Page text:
Hamas and Fatah's talks over the past two months were characterised by trying to find common ground between the two movements. Aside from their unified rejection of US-Israeli measures and normalisation, the two main Palestinian movements also agreed that non-violent popular resistance is the preferred strategy for the time being to resist Israel's military occupation.
Secretary-General of Fatah's Central Committee, Jibril Rajoub, who initiated talks with Hamas in June, on Tuesday told reporters that Palestinian factions have agreed on a "unified program for popular resistance against Israel."
The senior Fatah official said that a unified field command comprised of all Palestinian factions would be announced soon, as well as a program for popular resistance which includes civil disobedience. "There will be a change in the rules of engagement in agreement with all factions, and we will not allow the occupation to uproot an olive tree, or to injure a Palestinian without paying the price."
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Senior Hamas official and former minister for prisoner affairs Wasfi Qabha told The New Arab that the meeting of leaders "came at the right time to save and revive Palestinian political bodies, through finding common ground and consensus issues among Palestinian factions."
"The recent meeting and its outcome gave the Palestinian people hope and optimism, and now they want to see implementation of those positions on the ground," he added. "Everyone understands how critical this stage we're at is, and that there are real threats facing the Palestinian cause."
Abdul-Rahman Zidan, a senior Hamas official and former member of the Palestinian Legislative Council (PLC), praised the progress achieved with Fatah. "The meeting was positive because it came without mediation and it came after prior and in-depth dialogues between Hamas and Fatah, leading to the long-awaited meeting," he said.
|There are a lot of prominent leaders on both sides with accumulated vested interests in the status quo|
"The current political developments necessitate the need for putting factional interests aside, everybody needs to sacrifice in order to restore the Palestinian people's trust and strengthen their steadfastness to face the challenges."
Because the fruition of intra-Palestinian talks has proved so elusive over the past 13 years, many Palestinians reacted to the news with indifference and expressed scepticism that current efforts would lead to a breakthrough.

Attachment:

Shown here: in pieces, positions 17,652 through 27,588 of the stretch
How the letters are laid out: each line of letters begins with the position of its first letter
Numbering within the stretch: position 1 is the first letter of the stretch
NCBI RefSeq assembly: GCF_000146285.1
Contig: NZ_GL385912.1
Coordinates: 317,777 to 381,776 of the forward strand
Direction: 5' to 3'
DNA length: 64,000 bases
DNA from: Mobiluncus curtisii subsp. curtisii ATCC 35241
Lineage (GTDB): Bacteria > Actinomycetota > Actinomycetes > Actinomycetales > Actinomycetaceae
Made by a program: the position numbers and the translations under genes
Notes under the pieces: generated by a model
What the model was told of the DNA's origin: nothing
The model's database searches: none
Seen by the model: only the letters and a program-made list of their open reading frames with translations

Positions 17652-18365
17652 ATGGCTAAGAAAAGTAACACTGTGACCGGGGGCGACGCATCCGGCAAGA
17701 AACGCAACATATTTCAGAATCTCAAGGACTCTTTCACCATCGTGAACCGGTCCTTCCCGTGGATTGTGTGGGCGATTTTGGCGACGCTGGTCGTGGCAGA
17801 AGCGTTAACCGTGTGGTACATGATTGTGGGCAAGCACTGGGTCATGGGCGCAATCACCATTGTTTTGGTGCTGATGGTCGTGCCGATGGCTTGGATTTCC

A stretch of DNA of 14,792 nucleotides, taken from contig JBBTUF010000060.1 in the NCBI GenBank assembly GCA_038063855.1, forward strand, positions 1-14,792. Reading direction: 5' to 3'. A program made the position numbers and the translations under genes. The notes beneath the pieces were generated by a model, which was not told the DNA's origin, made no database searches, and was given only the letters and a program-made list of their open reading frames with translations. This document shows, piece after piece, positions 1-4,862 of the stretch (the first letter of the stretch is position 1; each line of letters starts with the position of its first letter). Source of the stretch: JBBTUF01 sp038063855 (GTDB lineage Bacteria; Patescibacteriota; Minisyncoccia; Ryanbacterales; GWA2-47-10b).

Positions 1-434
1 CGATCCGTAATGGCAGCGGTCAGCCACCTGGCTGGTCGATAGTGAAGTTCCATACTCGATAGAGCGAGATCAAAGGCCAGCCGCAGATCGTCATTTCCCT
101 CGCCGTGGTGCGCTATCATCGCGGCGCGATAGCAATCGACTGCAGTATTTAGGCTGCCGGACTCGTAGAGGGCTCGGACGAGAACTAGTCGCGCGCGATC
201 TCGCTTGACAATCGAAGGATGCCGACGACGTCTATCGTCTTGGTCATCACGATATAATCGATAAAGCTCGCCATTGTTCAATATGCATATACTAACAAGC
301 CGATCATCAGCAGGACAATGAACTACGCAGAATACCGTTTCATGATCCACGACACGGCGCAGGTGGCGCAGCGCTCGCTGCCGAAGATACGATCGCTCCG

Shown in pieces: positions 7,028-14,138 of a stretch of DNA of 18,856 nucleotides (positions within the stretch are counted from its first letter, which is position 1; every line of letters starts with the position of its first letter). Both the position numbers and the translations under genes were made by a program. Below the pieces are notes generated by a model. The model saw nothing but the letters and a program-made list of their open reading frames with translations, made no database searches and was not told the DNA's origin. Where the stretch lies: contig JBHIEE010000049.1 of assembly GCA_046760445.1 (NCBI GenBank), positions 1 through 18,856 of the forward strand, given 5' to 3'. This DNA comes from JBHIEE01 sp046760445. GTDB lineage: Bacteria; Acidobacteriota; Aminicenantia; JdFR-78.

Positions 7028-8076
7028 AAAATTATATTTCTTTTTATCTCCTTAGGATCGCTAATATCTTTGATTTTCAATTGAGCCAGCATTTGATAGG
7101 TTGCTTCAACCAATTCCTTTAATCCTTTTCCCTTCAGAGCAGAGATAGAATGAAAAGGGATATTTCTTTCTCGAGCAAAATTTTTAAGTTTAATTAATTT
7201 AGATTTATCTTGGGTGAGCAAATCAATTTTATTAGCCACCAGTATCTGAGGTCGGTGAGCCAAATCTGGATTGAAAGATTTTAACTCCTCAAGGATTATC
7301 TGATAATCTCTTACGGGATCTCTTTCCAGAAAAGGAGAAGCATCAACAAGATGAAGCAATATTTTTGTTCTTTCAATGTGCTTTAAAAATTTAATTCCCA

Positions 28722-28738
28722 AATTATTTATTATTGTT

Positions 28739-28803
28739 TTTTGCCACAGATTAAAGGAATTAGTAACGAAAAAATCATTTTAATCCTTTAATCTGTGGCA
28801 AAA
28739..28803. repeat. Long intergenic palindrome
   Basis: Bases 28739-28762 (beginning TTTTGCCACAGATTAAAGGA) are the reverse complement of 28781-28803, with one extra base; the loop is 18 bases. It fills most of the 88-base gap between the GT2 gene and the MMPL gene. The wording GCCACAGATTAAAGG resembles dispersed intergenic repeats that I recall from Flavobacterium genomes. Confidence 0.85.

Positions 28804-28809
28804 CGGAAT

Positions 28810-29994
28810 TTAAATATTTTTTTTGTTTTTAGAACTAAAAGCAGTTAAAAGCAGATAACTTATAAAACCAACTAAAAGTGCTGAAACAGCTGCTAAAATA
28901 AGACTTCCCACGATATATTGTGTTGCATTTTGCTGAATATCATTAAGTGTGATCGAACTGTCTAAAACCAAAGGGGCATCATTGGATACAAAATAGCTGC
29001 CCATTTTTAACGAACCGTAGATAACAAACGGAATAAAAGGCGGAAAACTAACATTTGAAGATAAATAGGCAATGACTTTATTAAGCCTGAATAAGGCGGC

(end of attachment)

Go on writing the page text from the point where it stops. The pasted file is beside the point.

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Palestinian political analyst Muhammad Shehada believes that self-interested officials on both sides may affect the success of unity talks unless neutralised early on.
"The success or failure of these committees is largely contingent upon power divides on the ground. There are a lot of prominent leaders on both sides with accumulated vested interests in the status quo, who would perceive a threat to their established interests in Palestinian unity. Those would likely fuel tensions and undermine reconciliatory efforts unless neutralised early on," Shehada told The New Arab.
"The comprehensive and inclusive nature of these committees is a positive and promising sign of seriousness in pursuit of an up-to-date analysis and recommendations that genuinely depict the situation as it is and seek to change it. What remains to be seen is how serious divided Palestinian leaders, from both sides of the aisle, would be in terms of respecting the recommendations of these committees," he added.
Despite widespread reservations, relations between the two Palestinian factions have largely been positive over the past few weeks. Hamas leader Ismail Haniyeh called the meeting of factions "historic" and praised Abbas, a move considered rare by leaders of the Islamist party. In another uncommon move, Haniyeh appeared this week in an interview on Palestine TV, the Palestinian Authority's official television station, the first of its kind by a Hamas leader.